Previously, we discussed the bare essentials for survival—food and water. This week’s two rules are “Bugging in means bugging in” and the importance of mapping out and practicing an escape plan.
Not everyone has the ways and means to leave when the S really HTF. Some have unreliable transportation or no personal transportation at all. Others may not have the luxury of having a bug-out location, family, or friends to run to. That doesn’t mean you can’t survive. In some cases, bugging in is the best and safest option—especially if you live in the middle of a cramped and crowded city where leaving would be next to impossible.
Rule #3: Bugging In Means Bugging In
This is why it is so important to begin building your preps now—a month worth of non-perishable food items and plenty of water.
Wondering the streets during upheaval and social chaos is incredibly dangerous. You not only face law enforcement and possibly military troops, but city curfews, street closures, rioters, and looters, as well as the desperate or criminal types who want what you have. Why risk it when stores will be ransacked, empty and even boarded up?
Rule #4: Have an Exit Strategy
Fire or damage to your building, or criminal or squatter takeover will force you out. You will need a safe way to escape.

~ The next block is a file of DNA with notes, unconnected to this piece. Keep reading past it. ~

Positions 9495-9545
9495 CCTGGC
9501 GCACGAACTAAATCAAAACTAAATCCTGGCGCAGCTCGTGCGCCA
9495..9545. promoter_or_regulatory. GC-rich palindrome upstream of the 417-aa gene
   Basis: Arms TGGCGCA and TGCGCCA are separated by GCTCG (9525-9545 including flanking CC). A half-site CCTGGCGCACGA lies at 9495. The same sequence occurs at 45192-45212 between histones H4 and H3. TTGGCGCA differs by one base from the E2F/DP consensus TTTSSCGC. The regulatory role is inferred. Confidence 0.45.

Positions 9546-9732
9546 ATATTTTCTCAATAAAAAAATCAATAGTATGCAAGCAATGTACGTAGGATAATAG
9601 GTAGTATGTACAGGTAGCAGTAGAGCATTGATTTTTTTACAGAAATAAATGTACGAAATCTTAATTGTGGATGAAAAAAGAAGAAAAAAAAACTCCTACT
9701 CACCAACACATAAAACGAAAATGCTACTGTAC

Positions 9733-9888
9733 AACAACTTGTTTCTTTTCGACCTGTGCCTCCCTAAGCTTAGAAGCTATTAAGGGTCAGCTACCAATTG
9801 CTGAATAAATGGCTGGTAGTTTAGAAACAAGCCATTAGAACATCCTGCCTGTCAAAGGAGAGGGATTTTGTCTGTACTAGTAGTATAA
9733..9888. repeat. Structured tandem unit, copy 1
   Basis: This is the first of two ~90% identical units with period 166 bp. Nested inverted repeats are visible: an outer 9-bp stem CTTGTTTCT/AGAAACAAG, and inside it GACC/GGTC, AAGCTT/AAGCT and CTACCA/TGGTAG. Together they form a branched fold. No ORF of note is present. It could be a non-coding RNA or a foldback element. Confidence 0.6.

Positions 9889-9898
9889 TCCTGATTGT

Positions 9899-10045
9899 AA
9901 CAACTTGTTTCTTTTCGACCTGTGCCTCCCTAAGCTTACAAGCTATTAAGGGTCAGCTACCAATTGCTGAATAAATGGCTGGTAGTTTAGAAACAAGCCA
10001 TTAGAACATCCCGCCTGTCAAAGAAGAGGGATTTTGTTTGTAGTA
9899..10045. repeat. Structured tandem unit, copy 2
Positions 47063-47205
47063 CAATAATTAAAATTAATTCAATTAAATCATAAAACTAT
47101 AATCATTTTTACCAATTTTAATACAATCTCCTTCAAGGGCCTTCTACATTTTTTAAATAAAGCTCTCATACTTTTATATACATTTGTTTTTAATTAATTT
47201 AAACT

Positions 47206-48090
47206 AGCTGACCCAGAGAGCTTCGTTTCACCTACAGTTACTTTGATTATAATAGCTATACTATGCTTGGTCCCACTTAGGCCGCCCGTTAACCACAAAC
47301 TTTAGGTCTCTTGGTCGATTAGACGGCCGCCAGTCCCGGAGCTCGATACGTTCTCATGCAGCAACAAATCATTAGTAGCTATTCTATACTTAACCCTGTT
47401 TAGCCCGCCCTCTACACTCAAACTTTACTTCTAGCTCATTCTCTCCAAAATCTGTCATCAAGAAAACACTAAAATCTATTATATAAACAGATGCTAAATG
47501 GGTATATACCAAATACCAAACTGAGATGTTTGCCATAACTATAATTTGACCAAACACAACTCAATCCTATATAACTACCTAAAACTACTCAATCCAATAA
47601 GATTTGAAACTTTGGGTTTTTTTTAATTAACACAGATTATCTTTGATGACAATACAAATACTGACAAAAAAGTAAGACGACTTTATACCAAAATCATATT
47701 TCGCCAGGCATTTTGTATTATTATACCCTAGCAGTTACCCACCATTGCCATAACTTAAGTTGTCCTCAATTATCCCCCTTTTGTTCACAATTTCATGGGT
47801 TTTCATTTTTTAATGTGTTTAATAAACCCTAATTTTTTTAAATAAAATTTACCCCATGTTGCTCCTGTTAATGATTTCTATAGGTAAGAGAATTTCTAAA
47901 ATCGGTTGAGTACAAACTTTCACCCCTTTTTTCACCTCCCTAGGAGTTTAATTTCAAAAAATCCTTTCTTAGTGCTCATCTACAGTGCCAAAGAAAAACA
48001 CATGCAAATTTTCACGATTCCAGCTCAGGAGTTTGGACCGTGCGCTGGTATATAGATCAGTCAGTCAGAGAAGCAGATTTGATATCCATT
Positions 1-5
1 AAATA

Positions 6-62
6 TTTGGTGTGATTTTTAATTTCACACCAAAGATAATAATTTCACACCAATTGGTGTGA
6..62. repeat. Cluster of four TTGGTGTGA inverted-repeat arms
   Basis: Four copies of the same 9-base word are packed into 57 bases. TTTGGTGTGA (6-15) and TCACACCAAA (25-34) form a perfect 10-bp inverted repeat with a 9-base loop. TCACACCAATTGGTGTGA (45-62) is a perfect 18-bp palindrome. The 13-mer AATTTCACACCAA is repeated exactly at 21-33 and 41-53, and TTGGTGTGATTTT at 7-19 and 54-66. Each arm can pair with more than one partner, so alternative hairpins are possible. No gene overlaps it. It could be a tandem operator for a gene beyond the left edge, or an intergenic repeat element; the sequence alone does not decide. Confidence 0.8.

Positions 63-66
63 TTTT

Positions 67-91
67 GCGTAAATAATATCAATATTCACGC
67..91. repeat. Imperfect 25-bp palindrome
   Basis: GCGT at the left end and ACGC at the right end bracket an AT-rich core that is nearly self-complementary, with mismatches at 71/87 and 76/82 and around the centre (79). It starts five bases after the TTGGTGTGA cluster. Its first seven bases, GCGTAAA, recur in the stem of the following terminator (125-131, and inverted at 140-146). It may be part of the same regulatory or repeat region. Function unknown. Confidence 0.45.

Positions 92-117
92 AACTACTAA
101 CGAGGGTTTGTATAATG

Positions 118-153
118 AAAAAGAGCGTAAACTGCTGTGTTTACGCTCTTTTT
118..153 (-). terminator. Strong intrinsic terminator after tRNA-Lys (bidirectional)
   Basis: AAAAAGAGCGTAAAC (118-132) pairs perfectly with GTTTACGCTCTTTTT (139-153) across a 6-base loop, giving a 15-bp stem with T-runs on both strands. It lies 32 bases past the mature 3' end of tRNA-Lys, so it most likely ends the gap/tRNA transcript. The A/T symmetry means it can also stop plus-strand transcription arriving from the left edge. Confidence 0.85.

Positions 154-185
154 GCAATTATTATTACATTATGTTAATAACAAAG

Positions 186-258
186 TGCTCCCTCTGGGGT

Follow the American Red Cross’ fire escape plan:
- Designate a meeting place outside your home. Make sure every family member is clear where that meeting place is.
- Plan two escape routes out of your home.
- You have two minutes to get out if there is a fire. Practice your two-minute escape drill at least twice a year.
If you live in a tall building or have a multi-story house, keep a fire escape ladder in each bedroom. Install emergency release latches if you have bars on the windows of your home.
Have a packed bug-out bag for every member of the family in case you are forced to leave. If you have a vehicle, always keep the gas tank full. Now would not be the time to try to get gas from your local or even out-of-the-way gas station. One of four things are likely to happen. There will be no more gas. There will be a very long line to get gas. The state will control how much gas you are allowed. Any number of those issues will cause people to become stressed, aggravated, and angry. This is not a good mix. The quicker you can leave town, the better.
Your bug-out bag (at the very least) should include:
- A water filter
- First aid kit
- Fire starter
- Copies of important documents
- Essential prescription medications
- Cell phone charger
- Emergency poncho
- Boots or sturdy tennis shoes
- Extra pairs of socks
- Knife or multi tool
- Firearm and ammo
- Emergency blanket
Of course, we all have our separate individual needs, some care for elderly family members, young children, or people with special medical or behavior needs. Everyone will need to be accommodated. It is impossible to have you fully prepared by just one post, but this one is a great step in the right direction. If you have questions or tips and suggestions, leave them in the comment section.
To learn more about bug-out bags, click here.
Do you have set rules for deciding when to bug out or bug in? Share them in the comment section.
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